http://i.imgur.com/UwBWF.png (image far, FAR too big to be embedded).

Synth > 4 send tracks > 1 send track with filter. ;)

What's really great about this as well is that the four send tracks not becoming Fixed Eq's. need a little bit more bass in your sound? just turn up the low fader.

Now for what it sounds like.

here's the synth sound before Multiband distortion. (typical comb filtered reese).


And here's the sound afterwards

Then normally Several different sounds chopped up and sequenced with a sub-bass underneath.

E.G


ivanthemonkey
Newbie
Newbie
Posts: 28
Joined: Thu Mar 31, 2011 9:28 am
Gear: Virus b, Little Phatty and a Tele.
Band: My First Robot

Re: Lets talk basslines

Post by ivanthemonkey » Fri Nov 11, 2011 3:17 pm

It's interesting what you are saying. I'm not having a bassline just for the sake of having one. The bass for me is not something that lives it's own life as we have a bassist for that anyway. What I usually do is that I put multiple arp lines (the same tempo and pattern but different notes) on each other, one or more of these as bass (cause they are quite low) and this is how I build chords up. It's very rare that I sit down "let's make a bassline".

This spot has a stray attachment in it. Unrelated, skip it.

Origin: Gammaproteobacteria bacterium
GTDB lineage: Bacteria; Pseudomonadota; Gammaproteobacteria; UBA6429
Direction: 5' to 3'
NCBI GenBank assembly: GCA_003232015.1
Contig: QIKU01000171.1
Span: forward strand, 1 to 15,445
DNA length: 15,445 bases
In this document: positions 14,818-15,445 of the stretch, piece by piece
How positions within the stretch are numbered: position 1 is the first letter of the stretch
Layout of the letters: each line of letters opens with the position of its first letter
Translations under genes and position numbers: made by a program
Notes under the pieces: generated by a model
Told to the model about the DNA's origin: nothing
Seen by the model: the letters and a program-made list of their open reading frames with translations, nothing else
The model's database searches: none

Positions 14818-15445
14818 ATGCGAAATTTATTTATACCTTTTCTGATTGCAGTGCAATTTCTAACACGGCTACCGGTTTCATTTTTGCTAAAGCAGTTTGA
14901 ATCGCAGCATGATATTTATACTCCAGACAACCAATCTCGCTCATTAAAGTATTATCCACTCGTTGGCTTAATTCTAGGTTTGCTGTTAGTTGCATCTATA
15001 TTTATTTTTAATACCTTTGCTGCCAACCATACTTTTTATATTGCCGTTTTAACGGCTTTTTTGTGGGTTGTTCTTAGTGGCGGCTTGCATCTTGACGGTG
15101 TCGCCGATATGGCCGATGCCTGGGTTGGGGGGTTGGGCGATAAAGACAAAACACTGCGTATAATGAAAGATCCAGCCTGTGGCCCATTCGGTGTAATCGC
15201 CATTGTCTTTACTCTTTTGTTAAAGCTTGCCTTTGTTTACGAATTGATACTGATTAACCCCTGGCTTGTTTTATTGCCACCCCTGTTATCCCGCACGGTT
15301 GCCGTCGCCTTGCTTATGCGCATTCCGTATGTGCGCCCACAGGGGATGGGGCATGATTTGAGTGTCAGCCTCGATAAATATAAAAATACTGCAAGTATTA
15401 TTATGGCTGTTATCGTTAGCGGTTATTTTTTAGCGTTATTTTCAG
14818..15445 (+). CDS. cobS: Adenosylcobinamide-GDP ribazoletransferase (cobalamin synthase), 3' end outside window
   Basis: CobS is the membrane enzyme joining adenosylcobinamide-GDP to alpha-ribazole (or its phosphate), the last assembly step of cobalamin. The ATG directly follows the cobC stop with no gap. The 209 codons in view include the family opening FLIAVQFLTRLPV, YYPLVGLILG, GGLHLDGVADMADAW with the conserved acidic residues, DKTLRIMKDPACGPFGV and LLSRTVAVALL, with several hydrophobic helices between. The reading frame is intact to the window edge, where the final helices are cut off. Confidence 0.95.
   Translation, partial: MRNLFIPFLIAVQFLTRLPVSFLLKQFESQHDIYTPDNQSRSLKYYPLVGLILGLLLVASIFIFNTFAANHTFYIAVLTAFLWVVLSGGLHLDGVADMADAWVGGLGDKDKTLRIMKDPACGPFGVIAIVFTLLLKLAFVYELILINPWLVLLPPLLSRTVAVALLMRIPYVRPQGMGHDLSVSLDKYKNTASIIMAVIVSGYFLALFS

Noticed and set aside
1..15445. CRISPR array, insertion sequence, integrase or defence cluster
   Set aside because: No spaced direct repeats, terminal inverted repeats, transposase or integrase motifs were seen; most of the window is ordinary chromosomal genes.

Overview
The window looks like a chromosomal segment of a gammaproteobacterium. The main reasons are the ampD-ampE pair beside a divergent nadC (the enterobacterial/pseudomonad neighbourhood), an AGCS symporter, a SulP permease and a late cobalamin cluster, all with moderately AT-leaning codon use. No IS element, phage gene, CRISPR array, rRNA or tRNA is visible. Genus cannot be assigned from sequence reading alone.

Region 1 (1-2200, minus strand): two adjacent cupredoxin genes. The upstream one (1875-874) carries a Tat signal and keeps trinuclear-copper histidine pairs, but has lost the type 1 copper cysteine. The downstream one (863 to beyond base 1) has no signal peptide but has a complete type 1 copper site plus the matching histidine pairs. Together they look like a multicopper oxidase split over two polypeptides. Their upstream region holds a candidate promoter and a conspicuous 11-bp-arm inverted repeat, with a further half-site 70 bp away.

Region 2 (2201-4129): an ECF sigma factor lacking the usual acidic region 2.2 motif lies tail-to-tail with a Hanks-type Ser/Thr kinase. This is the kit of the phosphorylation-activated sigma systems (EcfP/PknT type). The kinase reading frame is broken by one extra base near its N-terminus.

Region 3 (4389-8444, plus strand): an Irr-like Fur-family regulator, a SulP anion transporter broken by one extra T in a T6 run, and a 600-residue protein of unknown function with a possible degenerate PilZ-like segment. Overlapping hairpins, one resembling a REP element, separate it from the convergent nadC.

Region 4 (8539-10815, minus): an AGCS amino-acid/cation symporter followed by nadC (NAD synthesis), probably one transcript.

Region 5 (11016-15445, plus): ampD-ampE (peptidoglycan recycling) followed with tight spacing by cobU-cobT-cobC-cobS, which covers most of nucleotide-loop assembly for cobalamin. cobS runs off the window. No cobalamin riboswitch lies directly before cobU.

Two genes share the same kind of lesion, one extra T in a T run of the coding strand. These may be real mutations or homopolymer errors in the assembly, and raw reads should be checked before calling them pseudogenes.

User avatar
MikeRochip
Newbie
Newbie
Posts: 37
Joined: Sun Oct 02, 2011 7:22 pm
Gear: DSI Evolver, Alesis Micron x2, Korg EA-1, Korg ES-1, Korg Monotron, Casio HT-3000, Casio WK-1630
Band: Mike Rochip
Location: Outskirts of Civilization in Georgia, USA

Re: Lets talk basslines

Post by MikeRochip » Fri Nov 11, 2011 6:47 pm

I usually start with a drum pattern first, and create a bassline to go with it. Everything else comes after that.

Unless I'm making noisey experimental stuff, in which case there usually isn't a bassline.

Horace
Newbie
Newbie
Posts: 56
Joined: Fri May 28, 2010 5:26 pm
Gear: Juno 6, MG-1, 707, ES-1, KP3, x0xb0x, 2 turntables, a microphone
Location: USA, VA

Re: Lets talk basslines

Post by Horace » Fri Nov 11, 2011 7:07 pm

tekkentool wrote:
tekkentool wrote:I wrote this initially for another forum. But here it is anyway. Hopefully somebody here is interested in multiband distortion. So lets go!